The Court explained that the transformative test, which has its origins in the fair use analysis of copyright law and has been applied in a number of jurisdictions, looks to the extent that the likeness has been transformed by expressive changes or additions in the new work, or, in the words of the California Supreme Court, whether “the celebrity likeness is one of the ‘raw materials’ from which an original work is synthesized, or whether the depiction of the celebrity is the very sum and substance of the work in question."2 Reviewing recent cases applying the transformative test, including to videogames, the Court concluded that EA’s use of plaintiff’s likeness was transformative.3 Although the game structure begins with an avatar that incorporates many elements of Hart’s likeness and that of other college players, EA designers added many interactive expressive features that create a new work out of that likeness, including virtual stadiums, coaches, fans, sound effects, music and commentary. Key to the Court’s decision was that the game permits users to alter many of the players’ physical characteristics and skills, change the composition of teams, and determine the outcome of individual games and the entire season in a multitude of different ways. This interactive element is what distinguishes NCAA Football from the works at issue in other cases that have failed the transformative test.
The Court went out of its way to address the contrary holding in Keller v. Electronic Arts, Inc.4 a putative class action involving the same series of video games. There, denying EA’s motion to dismiss under California’s anti-SLAPP statute, the district court for the Northern District of California held that NCAA Football was not sufficiently transformative. Noting that the present motion for summary judgment embraced a broader factual record, Judge Wolfson criticized the Keller court’s failure to take into account the expressive nature of the interactive features of the game and its overly narrow focus on the alleged likeness alone instead of the game as a whole. “[I]n my view, it is logically inconsistent to consider the setting in which the character sits, which Keller does in its analysis, yet ignore the remainder of the game.”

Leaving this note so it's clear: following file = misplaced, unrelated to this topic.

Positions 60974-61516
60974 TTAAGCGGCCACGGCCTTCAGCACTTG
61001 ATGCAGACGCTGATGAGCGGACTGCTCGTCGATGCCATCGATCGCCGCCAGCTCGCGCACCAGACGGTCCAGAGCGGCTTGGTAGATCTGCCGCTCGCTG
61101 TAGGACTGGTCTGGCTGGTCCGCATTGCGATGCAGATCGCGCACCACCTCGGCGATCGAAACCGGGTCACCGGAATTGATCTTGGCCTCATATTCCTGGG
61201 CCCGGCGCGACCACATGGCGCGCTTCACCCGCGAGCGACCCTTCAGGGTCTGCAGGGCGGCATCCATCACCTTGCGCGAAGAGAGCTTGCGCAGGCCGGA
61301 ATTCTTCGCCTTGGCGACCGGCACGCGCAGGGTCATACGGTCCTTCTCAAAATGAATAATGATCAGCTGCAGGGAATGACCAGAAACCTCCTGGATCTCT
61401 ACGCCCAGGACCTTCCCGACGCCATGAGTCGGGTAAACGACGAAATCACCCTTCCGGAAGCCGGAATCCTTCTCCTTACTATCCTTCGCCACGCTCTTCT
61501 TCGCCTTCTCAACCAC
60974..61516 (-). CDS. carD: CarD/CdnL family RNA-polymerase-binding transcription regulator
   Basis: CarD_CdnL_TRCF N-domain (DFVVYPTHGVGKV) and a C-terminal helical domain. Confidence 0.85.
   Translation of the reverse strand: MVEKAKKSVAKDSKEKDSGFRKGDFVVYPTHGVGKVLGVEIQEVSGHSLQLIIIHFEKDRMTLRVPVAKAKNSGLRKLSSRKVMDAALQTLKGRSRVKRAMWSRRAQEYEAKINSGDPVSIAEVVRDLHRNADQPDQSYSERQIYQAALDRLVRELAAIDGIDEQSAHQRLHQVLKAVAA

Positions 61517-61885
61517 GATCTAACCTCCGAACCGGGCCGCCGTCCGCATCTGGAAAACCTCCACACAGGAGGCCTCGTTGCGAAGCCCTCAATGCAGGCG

The Rogers test, developed by the Second Circuit in Rogers v. Grimaldi, was derived from protections against false endorsement under the Lanham Act, and has been applied to a number of right of publicity claims in that and other circuits. In essence, the test asks whether the challenged work is wholly unrelated to the underlying work or whether the use of the plaintiff’s name or likeness is a disguised commercial advertisement. Although Judge Wolfson praised the clarity of its application, she questioned whether a test derived from trademark law was properly applicable to a right of publicity claim and whether it struck the right balance between the competing interests. Nonetheless, applying the test to the facts at issue, Hart’s image was clearly not wholly unrelated to NCAA Football, nor was its incorporation into the game a “disguised commercial advertisement” indicating his endorsement or creative input. Summary judgment was therefore appropriate under this test as well.
This decision appears while the appeal of the Keller decision is still pending before the Ninth Circuit. It remains to be seen whether Judge Wolfson’s thorough analysis of the issues will be reflected in the Ninth Circuit’s decision.